A federal jury has concluded that an Atlanta grocery warehousing firm must pay two employees a combined $2.2 million for forcing them to submit to a buccal cheek swab to determine if their DNA was a match to feces being left throughout the facility.
This is an update to the Mystery Pooper story. I’m glad to see that there are laws against this sort of thing.
I’m skeptical that the payout will be what is listed. Being awarded and actually receiving can be different things, and that’s besides if the firm challenges the amount awarded.
Few of know you the mouse-ear cress. It’s a relative of mustard and cabbage, but it’s not known for its flavor or nutrition. It’s not farmed commercially. It’s not noticeable. It’s a small white plant with boring white flowers —and yet even though it’s not famous, it’s still the most well-known plant in the world.
That said, some have started to doubt the usefulness of this species in extrapolating knowledge derived from it to crops of human interest.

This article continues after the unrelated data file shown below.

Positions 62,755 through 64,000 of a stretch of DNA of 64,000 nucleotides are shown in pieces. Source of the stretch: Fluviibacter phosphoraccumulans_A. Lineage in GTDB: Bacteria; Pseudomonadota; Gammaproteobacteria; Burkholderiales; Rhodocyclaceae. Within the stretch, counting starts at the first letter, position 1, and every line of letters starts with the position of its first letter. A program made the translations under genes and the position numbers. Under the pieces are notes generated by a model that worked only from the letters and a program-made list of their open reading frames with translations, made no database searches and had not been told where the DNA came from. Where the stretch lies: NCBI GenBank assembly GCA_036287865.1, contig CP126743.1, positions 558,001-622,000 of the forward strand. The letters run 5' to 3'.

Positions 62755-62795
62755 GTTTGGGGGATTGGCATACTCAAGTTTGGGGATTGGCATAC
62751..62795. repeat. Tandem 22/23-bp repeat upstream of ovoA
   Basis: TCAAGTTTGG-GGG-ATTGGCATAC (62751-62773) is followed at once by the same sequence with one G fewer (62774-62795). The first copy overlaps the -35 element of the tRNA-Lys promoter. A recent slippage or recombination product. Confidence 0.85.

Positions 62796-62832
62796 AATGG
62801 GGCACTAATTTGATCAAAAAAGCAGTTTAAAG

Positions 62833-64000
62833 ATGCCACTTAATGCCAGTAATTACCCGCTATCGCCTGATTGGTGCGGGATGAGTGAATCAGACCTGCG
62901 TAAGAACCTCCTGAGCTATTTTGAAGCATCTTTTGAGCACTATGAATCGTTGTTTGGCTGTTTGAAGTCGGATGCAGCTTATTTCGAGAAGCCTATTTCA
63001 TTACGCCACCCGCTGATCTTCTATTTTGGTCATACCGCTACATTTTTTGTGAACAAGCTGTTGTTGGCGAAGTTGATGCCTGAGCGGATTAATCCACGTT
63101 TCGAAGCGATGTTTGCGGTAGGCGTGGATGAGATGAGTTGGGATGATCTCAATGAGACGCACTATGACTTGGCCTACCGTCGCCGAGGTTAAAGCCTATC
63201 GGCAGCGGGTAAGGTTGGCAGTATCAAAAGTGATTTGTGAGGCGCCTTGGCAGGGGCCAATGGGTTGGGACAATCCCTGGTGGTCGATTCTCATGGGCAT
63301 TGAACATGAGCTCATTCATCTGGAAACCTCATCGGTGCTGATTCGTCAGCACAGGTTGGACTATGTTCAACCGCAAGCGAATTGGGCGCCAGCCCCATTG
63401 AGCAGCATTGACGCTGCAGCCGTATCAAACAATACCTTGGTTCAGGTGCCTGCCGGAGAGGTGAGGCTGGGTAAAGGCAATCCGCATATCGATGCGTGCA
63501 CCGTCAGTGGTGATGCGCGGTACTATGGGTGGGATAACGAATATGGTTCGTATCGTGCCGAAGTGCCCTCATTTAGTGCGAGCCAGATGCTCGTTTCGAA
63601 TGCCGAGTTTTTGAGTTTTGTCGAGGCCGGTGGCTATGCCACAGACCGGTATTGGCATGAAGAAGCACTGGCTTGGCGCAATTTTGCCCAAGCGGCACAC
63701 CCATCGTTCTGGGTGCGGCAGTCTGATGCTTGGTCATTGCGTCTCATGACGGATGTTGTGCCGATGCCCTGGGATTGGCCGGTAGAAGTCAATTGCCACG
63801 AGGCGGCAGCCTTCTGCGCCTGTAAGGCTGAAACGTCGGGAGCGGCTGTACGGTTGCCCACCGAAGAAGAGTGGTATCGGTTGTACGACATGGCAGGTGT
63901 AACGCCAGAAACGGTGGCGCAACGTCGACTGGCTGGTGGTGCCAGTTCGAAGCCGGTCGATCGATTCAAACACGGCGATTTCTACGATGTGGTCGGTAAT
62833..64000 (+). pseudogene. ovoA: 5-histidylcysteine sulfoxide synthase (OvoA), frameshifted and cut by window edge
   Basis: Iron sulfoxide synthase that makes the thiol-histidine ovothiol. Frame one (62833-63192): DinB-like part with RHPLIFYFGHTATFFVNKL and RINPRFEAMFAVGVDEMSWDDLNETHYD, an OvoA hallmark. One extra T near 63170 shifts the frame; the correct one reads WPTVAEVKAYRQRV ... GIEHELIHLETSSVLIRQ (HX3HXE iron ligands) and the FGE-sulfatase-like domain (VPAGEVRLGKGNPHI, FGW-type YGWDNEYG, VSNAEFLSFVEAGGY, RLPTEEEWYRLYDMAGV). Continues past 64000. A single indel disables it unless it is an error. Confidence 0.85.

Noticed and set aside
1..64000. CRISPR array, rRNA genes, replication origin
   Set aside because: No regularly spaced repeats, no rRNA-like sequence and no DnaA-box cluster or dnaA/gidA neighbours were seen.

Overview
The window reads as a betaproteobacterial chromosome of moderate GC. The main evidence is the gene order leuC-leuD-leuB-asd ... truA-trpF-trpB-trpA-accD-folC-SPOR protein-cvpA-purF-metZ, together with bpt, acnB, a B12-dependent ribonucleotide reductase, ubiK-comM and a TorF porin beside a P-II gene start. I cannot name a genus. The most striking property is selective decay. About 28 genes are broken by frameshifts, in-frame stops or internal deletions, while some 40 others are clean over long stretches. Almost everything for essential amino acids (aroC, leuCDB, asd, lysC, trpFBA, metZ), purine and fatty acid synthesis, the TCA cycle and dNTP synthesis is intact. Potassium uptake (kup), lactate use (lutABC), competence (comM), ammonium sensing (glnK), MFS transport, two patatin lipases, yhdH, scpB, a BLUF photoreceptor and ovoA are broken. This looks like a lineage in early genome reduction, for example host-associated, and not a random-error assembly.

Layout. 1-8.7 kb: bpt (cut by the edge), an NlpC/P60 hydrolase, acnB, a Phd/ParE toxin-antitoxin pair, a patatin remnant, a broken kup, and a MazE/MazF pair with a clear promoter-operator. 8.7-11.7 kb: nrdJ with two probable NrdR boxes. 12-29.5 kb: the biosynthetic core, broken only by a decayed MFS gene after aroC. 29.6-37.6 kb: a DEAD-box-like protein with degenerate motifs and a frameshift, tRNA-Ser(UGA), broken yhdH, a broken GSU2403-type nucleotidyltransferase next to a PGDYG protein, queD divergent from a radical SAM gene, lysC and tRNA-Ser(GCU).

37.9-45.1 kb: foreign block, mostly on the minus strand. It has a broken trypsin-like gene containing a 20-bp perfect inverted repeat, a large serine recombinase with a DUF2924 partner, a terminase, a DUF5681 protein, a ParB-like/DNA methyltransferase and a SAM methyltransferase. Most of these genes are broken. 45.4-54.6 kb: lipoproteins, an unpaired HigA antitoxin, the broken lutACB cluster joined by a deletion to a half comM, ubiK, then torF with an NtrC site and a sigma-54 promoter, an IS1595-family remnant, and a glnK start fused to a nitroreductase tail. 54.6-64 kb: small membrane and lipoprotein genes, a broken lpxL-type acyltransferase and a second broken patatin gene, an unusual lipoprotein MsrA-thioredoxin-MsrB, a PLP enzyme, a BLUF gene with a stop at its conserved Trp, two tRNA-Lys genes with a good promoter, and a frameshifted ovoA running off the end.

Who was the “devious defecator” leaving their “offending fecal matter” across an Atlanta-area warehouse that stored and delivered products for grocery stores?
As funny and weirdly odd as the news is that lead to this, it’s not laughing matter about the intrusion performed on this two people. The ability to do DNA testing opens the doors to incredibly invasive knowledge – predisposition to disease and cancer, etc. I highly recommend watching Gattaca if you haven’t seen it already.
Biologists have been mixing the DNA of different animals since the 1970s, but the idea of injecting the genes of animals into humans remains taboo. Called transgenics, it’s a practice that could cure illness in the future — and eventually reshape our species. Here’s what you need to know about it.
Interesting stuff, considering that interspecies biological interface/exchange happens more often than we think. And I never thought I’d get to work in an obscure Blade Runner quote…